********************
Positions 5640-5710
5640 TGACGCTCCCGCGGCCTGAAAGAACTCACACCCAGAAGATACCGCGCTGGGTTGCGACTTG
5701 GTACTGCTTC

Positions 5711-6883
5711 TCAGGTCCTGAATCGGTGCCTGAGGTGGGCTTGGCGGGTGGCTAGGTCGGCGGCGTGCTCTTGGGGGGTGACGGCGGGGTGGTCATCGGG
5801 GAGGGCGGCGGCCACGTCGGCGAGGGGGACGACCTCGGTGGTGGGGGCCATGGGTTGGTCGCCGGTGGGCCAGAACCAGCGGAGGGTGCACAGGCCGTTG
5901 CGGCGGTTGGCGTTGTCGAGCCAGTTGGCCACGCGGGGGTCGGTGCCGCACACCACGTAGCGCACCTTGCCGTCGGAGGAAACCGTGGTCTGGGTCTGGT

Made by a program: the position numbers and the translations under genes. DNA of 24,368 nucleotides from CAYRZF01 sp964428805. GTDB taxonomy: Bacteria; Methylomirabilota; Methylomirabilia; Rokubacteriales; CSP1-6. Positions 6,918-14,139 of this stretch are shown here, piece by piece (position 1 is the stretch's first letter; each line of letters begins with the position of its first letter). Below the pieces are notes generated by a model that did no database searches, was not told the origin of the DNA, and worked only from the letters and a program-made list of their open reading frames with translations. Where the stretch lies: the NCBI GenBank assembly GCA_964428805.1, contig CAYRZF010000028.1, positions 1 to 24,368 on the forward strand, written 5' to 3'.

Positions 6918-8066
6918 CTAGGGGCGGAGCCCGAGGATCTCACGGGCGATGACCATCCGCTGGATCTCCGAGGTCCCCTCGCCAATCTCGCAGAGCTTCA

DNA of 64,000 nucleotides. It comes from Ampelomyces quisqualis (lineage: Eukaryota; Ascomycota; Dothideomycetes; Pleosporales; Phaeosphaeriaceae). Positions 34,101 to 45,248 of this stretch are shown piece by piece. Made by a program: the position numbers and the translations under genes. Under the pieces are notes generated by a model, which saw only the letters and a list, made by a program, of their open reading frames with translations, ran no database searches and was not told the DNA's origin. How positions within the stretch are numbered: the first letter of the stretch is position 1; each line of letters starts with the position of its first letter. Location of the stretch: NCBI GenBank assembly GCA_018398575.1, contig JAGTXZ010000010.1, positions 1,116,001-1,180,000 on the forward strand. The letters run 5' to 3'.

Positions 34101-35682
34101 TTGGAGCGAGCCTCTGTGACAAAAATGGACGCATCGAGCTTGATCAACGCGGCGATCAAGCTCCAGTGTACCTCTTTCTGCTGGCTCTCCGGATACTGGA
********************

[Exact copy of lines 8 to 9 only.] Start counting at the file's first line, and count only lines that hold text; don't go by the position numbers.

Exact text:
Made by a program: the position numbers and the translations under genes. DNA of 24,368 nucleotides from CAYRZF01 sp964428805. GTDB taxonomy: Bacteria; Methylomirabilota; Methylomirabilia; Rokubacteriales; CSP1-6. Positions 6,918-14,139 of this stretch are shown here, piece by piece (position 1 is the stretch's first letter; each line of letters begins with the position of its first letter). Below the pieces are notes generated by a model that did no database searches, was not told the origin of the DNA, and worked only from the letters and a program-made list of their open reading frames with translations. Where the stretch lies: the NCBI GenBank assembly GCA_964428805.1, contig CAYRZF010000028.1, positions 1 to 24,368 on the forward strand, written 5' to 3'.

Positions 6918-8066